Best at: A close contender would be the Daab Chingri at Kewpie's (2, Elgin Lane, Kolkata. Off Heysham Road and behind Netaji Bhavan) run by ace chef Rakhi Purnima Dasgupta. The Oh! Calcutta chain of restaurants (currently in Kolkata, Bangalore, Mumbai, Delhi and Pune) also makes a fairly competent version of the same.
This Konkani cooler is the perfect summertime refresher, an all weather appetiser and a post-meal digestive. Many swear by its health benefits say that it refreshes the body as well as the mind in the hot summer months. Brimming with goodness and exotic flavours, this deceptively simple looking drink combines coconut, chilli and kokam--that wonderfully tart fruit which imparts a unique flavour and body to whatever it touches and is pretty much a staple in Konkan households. Derived from the Konkani word 'sol' which means kokam, solkadhi is consumed in homes across parts of Maharastra, Goa and Mangalore. Seafood and Solkadhi are conjoined twins and coexist in perfect harmony. Gomantak or typically Konkani seafood restaurants offer this combination and are found in some abundance throughout the Konkan region.
Best at: Try the Konkan Highway Gomantak (44/2179, Gandhi Nagar, Highway Service Road, Bandra (E), Mumbai) and the Swagath Chain in North India for a glassful of pink curry for the soul!
7 Whole Mango Kulfi
This is another winner of a dessert and is the stuff of sheer ingenuity. This Delhi specialty is truly a magical dessert and one of the best things I have eaten in this city. The whole mango is sliced, deseeded, stuffed with kulfi and put back together. When it is served later, the mango is peeled and you get delicious chunks of fruit with your creamy and icy mango flavoured kulfi. This dessert could give many exotic ice creams a run for their money and combines the best things about summer--mangoes and ice creams in one fell sweep.
Best at: Try it at Roshan di Kulfi in Karol Bagh, Kudamal in Shahjanabad and Kaleva at Gole market in Delhi. In Mumbai the Parsi Dairy Farm's packaged kulfi discs which are rich, creamy and full of bits of fresh alphonso mangoes.
This is a simple and uncompromising dessert. Custard apple or sitaphal and cream served together with some sugar and a dash of vanilla. Yet this simple and absolutely delicious dessert is as rare as rare gets. A juice wallah came up with this divine concoction and it has flown of his counter since then and has not been replicated elsewhere. While the custard apple ice cream is common enough, the fruit cream is a rare dish fit for the gods themselves and could inspire the same rapture as a well cracked cr?me brulee.
Best at: If you ever find yourself in the vicinity of Haji Ali, do stop by at Haji Ali Juice Centre at Haji Ali Circle and feast on this dessert. Delhi folks can also try genius chef Manish Mehrotra's version of the humble sitaphal cream at the Indian Accent, at The Manor hotel in Friends Colony.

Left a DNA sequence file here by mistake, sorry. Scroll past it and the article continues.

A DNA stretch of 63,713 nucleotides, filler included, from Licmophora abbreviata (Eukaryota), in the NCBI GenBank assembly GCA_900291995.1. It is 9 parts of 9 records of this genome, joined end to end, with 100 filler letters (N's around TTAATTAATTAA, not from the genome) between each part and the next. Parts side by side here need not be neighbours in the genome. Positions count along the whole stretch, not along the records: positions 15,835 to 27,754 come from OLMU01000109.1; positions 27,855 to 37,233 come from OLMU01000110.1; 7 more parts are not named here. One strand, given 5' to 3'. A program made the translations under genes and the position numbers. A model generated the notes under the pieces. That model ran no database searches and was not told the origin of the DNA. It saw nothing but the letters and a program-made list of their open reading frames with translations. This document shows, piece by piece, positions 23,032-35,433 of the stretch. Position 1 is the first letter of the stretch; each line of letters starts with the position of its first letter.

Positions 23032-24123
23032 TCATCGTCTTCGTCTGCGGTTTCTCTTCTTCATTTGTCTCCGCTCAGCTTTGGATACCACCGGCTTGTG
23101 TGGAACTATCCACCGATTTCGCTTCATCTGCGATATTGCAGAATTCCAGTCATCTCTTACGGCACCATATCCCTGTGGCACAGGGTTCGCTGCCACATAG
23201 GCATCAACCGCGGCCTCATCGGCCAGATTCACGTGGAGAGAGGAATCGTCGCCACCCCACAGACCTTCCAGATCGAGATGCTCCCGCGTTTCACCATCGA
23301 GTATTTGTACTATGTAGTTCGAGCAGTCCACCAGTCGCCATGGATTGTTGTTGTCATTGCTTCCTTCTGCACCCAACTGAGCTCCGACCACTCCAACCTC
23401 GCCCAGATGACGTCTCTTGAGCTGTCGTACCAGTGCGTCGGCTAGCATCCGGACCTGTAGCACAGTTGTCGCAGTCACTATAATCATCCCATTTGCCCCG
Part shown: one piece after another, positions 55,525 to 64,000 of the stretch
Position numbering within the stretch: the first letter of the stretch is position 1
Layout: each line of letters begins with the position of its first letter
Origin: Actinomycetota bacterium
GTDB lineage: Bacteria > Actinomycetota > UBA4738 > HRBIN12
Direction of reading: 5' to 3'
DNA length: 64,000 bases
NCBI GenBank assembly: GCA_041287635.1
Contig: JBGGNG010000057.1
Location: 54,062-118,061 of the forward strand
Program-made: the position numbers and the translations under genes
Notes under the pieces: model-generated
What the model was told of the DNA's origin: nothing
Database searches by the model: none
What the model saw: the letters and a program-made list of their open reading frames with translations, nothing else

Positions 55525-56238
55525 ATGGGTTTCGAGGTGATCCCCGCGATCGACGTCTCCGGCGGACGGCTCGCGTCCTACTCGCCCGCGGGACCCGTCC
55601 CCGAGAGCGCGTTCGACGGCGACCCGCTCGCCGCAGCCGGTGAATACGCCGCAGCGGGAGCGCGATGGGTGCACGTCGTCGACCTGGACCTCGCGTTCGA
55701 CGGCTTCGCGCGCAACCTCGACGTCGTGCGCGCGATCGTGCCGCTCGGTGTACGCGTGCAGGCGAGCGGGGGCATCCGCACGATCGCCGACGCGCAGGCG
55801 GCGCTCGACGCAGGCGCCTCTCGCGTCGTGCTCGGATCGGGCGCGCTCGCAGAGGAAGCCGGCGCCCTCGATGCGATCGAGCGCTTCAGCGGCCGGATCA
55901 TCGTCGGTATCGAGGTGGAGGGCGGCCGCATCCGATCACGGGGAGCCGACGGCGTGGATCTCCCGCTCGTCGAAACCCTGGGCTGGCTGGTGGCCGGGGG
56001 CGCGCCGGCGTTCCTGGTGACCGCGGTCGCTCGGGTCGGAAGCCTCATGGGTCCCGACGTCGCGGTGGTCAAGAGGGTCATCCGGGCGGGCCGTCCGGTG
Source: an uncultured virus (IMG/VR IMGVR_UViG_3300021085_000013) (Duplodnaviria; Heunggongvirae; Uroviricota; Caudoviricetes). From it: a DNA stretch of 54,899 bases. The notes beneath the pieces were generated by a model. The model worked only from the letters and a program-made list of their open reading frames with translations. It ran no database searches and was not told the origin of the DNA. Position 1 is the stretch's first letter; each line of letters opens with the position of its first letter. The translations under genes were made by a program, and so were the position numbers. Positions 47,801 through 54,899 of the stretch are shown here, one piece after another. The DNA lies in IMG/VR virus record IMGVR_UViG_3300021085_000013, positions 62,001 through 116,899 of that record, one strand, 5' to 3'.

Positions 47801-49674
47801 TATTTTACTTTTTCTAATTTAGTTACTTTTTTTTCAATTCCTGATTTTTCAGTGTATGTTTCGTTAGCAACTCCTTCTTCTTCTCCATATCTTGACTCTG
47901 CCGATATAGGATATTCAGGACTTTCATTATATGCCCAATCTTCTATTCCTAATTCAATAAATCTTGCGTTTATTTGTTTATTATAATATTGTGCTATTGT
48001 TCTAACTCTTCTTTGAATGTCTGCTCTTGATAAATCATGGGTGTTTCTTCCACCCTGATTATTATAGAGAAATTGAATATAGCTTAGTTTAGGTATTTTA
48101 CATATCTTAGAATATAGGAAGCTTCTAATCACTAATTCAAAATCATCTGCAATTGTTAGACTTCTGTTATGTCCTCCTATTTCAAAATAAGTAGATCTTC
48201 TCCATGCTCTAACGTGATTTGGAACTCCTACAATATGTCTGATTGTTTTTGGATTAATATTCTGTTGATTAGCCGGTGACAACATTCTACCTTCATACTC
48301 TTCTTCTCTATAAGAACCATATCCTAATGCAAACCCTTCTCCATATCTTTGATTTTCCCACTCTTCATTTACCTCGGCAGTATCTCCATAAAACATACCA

9 Amritsari Machchi
On first sight, cubes of fried boneless fish tinged an orangey red and named Amritsari machchi does not seem all that appealing. Yet like the old adage of not judging the book by its cover, one cannot decide the merit of a dish by its colour or its name alone. One bite into this 'Fish of Amritsar' and you will realise why this dish alone of all its other equally delicious chicken, mutton and vegetarian counterparts has been given the honour of being the representative dish of the city. The delicate flavours of ajwain, red chilli and ginger-garlic and lime are absorbed into the fish which is then lightly batter-fried. In simplicity lies the sheer genius of this dish. The recipe is versatile enough to work with most river fish fillets although Sole is the preferred fish. The final fried or grilled fish can be eaten as main course or a delicious snack sprinkled with chaat masala and lime. Most restaurants, dhabas worth their white butter serve a competent version of this dish.
Best at: Makhan da Dhaba or Makhan Fish and Chicken Corner at Lawrence Road in Amritsar has been making Amritsari Machchi for nearly six decades now and has perfected the art of the spice mix, the batter and the frying of it. However, Punjabi by Nature (the north Indian restaurant chain in Delhi and Bangalore) also does a decent version of this in their dish, Amritsari Fish Tikka.
10 Sai Bhaji
This typically Sindhi dish is healthy, spicy and pungent with unusual greens like Indian sorrel (khatta) and potato forming the base flavours with an assortment of spices and veggies bringing up the top notes. Although this community left their homes and lives behind in the wake of the partition, they carried to India their distinct food and culture which was to become markers of their identity. Sai Bhaji is one such well-known and much loved dish which you have consumed courtesy your friendly neighbourhood Sindhi aunty. Every family gives this simple and sparkling vegetarian dish its own touches, making each dish of Sai Bhaji distinct from the next. Thus the best place to eat this dish is truly in a Sindhi household. That failing try out local restaurants in the Sindhi areas of Mumbai like Chembur or Ulhasnagar and the Sindhi camp area in Pune.
Best at: Kailash Parbat restaurant in Andheri, Mumbai offers a competent Sai Bhaji but my advise would be to unearth your phone book, look up your friend list and find that Sindhi laddie or lass you used to know and reconnect to get a taste of a good sai bhaji. Ritu Dalmia's latest book Travelling Diva also has a good recipe for the same. So if you can't manage any of the above, maybe you can create it in your kitchen.